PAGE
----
Tesla (NASDAQ:) is again in a deep bearish spell. Shares of the electric car-maker have shed 27% during the past three months, massively underperforming the high-growth technology stocks.
After reaching a record high of $900.40 on Jan. 27, the stock closed Thursday at $571.69, down about 36%. During the same period, the tech-heavy fell 3%.
This volatile trading is not a new phenomenon for investors. During the past five years, Tesla has produced many boom-and-bust cycles that burned some investors badly. The latest weakness comes after a period of meteoric rise in 2020 that sent it shares soaring more than 700%.
For investors on the sidelines, the big question is whether this sell-off offers an opportunity to buy Tesla. Or, is it the beginning of a much deeper correction? In the short-run, our suggestion is to stay on the sidelines, as there isn’t much out there that could create further excitement around this name.
The latest evidence that Tesla is lacking short-term positive catalysts came from the company’s that didn’t offer much insight into 2021 sale volumes. Tesla reiterated that it expects 50% annual growth in deliveries “over a multi-year horizon.” That implies deliveries of about 750,000 cars this year. The unchanged guidance wasn’t encouraging for some analysts and investors who had hoped for more detail after a blowout first-quarter sales numbers.
The latest sales data from China, the company’s second-biggest market, have also added to uncertainty about Tesla’s outlook this year. Sales of Tesla’s locally made cars in China dropped to 25,845 in April, down from 35,478 units in March, according to data from China’s Passenger Car Association released Tuesday. Of those April sales, 14,174 EVs were exported, due, in part, to demand from the European market.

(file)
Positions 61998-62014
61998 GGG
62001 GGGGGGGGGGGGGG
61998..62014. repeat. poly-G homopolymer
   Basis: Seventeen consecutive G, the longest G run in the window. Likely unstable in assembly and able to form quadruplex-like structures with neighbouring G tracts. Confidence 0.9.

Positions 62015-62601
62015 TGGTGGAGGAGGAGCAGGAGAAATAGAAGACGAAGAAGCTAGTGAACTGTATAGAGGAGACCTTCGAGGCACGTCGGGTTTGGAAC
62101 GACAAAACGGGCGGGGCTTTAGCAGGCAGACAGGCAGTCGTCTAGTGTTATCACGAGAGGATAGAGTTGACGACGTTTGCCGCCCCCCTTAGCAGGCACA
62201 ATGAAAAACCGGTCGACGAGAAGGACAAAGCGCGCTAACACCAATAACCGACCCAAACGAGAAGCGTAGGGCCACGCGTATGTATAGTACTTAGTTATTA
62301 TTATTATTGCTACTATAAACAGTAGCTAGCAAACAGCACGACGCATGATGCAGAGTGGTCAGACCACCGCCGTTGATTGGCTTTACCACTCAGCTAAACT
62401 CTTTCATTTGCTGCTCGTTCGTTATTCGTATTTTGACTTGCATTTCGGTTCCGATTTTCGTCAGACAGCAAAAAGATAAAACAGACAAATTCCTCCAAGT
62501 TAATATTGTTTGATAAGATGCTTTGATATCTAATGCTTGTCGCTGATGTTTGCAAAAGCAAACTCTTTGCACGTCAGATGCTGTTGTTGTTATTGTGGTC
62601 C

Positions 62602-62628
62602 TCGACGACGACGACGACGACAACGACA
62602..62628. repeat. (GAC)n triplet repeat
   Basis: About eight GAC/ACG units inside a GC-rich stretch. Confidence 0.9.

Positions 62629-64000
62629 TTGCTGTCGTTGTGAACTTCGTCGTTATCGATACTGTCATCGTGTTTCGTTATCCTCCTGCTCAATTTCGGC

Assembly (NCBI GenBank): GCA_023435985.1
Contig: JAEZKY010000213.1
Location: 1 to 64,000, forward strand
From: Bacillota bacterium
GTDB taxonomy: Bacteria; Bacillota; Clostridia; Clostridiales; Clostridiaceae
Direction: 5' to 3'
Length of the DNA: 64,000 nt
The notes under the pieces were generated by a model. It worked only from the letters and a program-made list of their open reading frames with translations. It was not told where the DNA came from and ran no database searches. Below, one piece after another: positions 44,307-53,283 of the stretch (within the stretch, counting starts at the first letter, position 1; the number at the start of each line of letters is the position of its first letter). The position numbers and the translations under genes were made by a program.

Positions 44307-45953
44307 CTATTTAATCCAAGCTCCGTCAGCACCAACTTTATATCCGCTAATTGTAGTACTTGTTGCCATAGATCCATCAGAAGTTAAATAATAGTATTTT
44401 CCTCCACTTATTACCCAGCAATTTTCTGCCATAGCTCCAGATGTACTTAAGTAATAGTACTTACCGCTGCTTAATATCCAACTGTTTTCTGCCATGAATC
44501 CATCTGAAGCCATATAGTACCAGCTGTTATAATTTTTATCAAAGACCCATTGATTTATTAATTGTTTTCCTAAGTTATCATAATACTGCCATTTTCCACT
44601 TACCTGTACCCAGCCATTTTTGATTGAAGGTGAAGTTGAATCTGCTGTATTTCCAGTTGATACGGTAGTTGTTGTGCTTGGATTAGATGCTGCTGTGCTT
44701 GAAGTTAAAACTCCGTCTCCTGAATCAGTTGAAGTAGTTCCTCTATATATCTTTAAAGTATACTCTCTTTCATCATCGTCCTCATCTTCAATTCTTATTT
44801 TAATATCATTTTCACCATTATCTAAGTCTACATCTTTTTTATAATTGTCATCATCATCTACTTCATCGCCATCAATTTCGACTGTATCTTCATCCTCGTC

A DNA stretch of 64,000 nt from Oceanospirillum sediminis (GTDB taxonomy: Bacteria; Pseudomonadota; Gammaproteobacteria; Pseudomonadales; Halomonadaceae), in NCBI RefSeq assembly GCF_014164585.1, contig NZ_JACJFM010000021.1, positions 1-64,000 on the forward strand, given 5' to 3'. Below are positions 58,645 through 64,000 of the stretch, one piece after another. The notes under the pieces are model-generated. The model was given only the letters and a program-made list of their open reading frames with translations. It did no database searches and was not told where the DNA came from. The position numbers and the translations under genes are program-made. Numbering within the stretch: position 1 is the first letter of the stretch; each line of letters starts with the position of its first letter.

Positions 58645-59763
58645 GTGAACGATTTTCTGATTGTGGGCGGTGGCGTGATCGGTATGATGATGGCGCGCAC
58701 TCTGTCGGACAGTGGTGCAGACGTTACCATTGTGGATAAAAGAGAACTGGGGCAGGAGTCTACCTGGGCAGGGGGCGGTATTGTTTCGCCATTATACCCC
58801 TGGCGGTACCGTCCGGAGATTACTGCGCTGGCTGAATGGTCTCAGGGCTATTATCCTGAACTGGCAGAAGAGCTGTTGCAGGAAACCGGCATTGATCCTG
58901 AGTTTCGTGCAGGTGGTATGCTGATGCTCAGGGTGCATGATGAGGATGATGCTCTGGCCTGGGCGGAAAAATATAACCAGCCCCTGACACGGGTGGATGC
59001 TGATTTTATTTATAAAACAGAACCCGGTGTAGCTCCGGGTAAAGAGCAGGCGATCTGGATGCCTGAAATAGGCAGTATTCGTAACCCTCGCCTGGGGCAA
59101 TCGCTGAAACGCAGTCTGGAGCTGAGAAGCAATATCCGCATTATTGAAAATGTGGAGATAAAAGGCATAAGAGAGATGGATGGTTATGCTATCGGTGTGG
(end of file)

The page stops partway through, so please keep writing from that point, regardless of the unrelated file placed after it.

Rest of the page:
In addition to this weakening demand in China, global car-makers are also facing supply shortages of chips. Though that issue isn’t unique to Tesla, it’s significant enough to hurt its year-end production goals. Tesla’s CEO Elon Musk told analysts last month that he expects chip shortages to continue to impact the company in the second and third quarters.
Along with this changing backdrop for growth, comes Musk’s u-turn. The company’s chief executive doesn’t spare a moment to divert investors’ attention from Tesla’s core business of making and selling cars. His surprise decision to suspend accepting for Tesla vehicle purchases is the latest setback to his credibility.
In a post on Twitter (NYSE:) on Wednesday, Musk cited concerns about “rapidly increasing use of fossil fuels for Bitcoin mining and transactions,” for his reversal, which came after his active involvement in recent months to promote digital currencies.
Wedbush’s Dan Ives, who has an outperform rating on Tesla, said in a note that the move was a “shocker” and could increase volatility for the electric vehicle stock.
In a note to clients Ives wrote:
“Musk is now concerned about the use of fossil fuels in Bitcoin mining and transactions, yet the nature of Bitcoin mining has not changed in the last three months, which speaks to why backtracking on the crypto transaction three months later is a very surprising and confusing move to both Tesla and crypto investors,” Ives said.
Tesla stock is more vulnerable in the group of mega tech stocks at a time when investors are avoiding growth stocks on worries related to and the future interest-rate outlook. We believe this is not a good time to buy Tesla stock as this pullback has more room to run.